I find it useful to tune in to Catholic news sources from abroad to get a broader view on the Catholic world, and to avoid being confined to the prevailing narrative of the secular media at home.
EWTN News Nightly is particularly useful. Last Friday’s episode, for example, covered a wide range of issues. First up there was President Trump’s high profile visit to the G7 conference, and Vice-president Pence’s frustration that aid was not getting through quickly enough to Christian and Yazidi victims of oppression in Iraq – an issue that fails to get much traction in mainstream media over here.
With mid-term elections coming up in the US, there was a report on a conference of the ‘Faith and Freedom Coalition’, an ecumenical gathering whose work includes rallying conservative activists and promoting pro-life politicians.
We heard about criminal charges proceeding in relation to the sale of foetal remains and from Republican Senator Mitch McConnell calling for more allies to progress a bill banning abortion of pain-capable unborn children from 20 weeks.
The programme wasn’t all about Republican politics – we learned also of the Democratic Governor of Louisana supporting restrictions on abortions after 15 weeks.
Not unrelated, and not without resonance for Ireland, there was a report on a Catholic conference in Georgetown University on division and polarisation among Catholics, particularly in relation to social thought and public life.
One of those involved, EWTN presenter Gloria Purvis, stressed that interconnectedness and a respect for the human person was relevant in all the controversial social issues. People had different passions and gifts, and just because people cared about the environment didn’t imply there didn’t care about the unborn – there are “no single-issue saints” she said.
Another conference of interest was held in the Catholic University of America. This was a gathering of Catholic scientists to explore issues of faith and science. Physicist Aaron Dominguez said he had never felt a conflict between his profession and his faith – it was like looking at the world with two eyes. But when mixing in the secular scientific world he felt a lot of negative pressure to keep the lid on that other way of viewing the world – these views, he said, were “strongly oppressed”.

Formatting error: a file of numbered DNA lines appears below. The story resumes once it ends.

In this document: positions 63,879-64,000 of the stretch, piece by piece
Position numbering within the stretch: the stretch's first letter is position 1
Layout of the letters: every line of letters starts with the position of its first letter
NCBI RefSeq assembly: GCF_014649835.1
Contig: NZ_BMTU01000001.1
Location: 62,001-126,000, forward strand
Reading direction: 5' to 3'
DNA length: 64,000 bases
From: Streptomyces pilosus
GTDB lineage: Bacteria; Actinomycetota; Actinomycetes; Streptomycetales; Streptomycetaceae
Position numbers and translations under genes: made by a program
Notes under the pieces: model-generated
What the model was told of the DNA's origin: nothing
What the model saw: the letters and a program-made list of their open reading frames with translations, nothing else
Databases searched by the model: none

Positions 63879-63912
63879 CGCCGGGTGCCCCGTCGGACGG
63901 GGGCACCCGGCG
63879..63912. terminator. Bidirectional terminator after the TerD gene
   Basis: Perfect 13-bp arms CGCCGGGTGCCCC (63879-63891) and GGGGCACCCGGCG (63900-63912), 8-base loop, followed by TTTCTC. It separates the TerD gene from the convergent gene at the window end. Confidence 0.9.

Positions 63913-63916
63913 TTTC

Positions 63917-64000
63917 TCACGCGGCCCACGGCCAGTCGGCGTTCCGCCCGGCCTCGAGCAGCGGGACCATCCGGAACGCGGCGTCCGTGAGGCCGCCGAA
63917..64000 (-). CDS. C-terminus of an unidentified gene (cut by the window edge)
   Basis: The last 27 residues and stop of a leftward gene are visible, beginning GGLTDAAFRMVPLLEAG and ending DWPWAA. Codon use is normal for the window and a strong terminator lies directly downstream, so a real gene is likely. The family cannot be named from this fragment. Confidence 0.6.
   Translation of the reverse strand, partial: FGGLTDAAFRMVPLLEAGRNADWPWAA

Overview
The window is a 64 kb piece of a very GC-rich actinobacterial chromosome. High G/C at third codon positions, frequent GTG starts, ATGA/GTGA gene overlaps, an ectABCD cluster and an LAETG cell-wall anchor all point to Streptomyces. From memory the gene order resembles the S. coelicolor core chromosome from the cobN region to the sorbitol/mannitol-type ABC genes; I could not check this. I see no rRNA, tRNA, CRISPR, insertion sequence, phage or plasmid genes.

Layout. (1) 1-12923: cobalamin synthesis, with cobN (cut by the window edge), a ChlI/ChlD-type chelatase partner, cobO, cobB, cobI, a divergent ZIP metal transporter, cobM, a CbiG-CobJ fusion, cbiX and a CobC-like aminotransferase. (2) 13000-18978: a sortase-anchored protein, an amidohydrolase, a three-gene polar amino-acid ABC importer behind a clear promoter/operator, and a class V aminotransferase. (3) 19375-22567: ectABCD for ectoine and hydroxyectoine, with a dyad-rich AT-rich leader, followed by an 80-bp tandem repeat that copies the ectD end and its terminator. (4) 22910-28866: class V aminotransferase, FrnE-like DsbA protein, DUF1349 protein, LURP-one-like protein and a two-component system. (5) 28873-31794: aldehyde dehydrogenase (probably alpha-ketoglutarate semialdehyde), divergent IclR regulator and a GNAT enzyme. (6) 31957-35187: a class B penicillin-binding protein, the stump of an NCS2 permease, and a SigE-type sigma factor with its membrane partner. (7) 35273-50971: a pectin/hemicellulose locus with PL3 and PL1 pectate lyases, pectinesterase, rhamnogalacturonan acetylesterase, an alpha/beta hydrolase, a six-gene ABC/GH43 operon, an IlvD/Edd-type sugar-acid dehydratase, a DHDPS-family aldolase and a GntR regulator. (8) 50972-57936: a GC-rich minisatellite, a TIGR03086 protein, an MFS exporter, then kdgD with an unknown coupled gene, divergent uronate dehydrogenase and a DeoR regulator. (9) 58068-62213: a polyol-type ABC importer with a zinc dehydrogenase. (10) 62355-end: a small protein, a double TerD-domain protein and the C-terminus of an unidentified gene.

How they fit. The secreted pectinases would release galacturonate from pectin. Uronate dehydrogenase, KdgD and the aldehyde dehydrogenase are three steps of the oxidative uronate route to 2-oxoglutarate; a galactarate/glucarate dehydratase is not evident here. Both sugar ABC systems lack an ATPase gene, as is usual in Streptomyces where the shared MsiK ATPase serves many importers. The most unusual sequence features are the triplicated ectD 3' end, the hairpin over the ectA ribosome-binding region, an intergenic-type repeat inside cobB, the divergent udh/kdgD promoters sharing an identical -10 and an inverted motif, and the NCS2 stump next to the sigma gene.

Still on a scientific theme we heard from astronaut Mark Vonde Hei about his recent visit with Pope Francis. He reflected on faith and science and when viewing earth from the International Space station thought humanity, though fragile and delicate, seemed much more united when you couldn’t see borders.
Scientists and philosophers have always been fascinated with the concepts of intelligence and consciousness. Channel 4’s Humans (Thursday nights), now in its third season, explores these ideas in dramatic form – with robots (‘synths’) moving from artificial intelligence to consciousness.
The conscious synths are an anomaly and become an oppressed minority, suffering all the prejudices that human minorities suffer. Perhaps the parallels made are rather obvious but the appeal of the characters and plot twists are sufficiently engaging.
Previously we’ve even seen some synths developing a sense of God, even attempting prayer. In this series one of them seems to be thanking God, but we learn that his attention is directed towards his human scientist ‘creator’ – he even has built a small shrine to him.
Despite some unsavoury elements there is a strong sense of morality. In last Thursday’s episode for example, a character who sought revenge is upbraided by the original victim: “I asked you not to…you did it just for you”; a young girl is distraught that an innocent man may go to jail for her crime; a woman who commits adultery has immediate regrets; a female synth gives guidance to a separated man who still loves his wife – “maybe you didn’t put Laura’s needs before your own”.
She has motherly instincts, and most interestingly is upset that her programing won’t let her put herself in danger for the synth child she is looking after – “I can only protect Sam if it poses no threat to my own well-being …I can’t be a mother”.
Finally, Michael Aherne was back on the Sunday Morning slot on Spirit Radio last weekend, with gospel inspired encouragement (including sensible advice on attitudes to exams) and some of the best contemporary Christian music from the likes of Alison Krauss, Nicole C Mullen, Stevie Wonder and Kirk Franklin. Perfect for a sunny Sunday.
Pick of the week
RTÉ1, Sunday, June 17, 11 am
Mass celebrated by Fr. Dermot McCarthy, with music from the Palestrina Girls’ Choir.
JOAN OF THE ARC: GOD’S WARRIOR
BBC4, Monday, June 18, 9 pm
Writer and historian Dr Helen Castor explores the life and death of Joan of Arc, extraordinary figure, female warrior and saint.
ST THOMAS MORE: A HERO FOR OUR TIMES
EWTN, Friday, June 22, 9.30 pm
Dr Gerard Wegemer discusses the life and heroic virtues of St Thomas More, who gave his life defending the Faith during the reign of Henry VIII.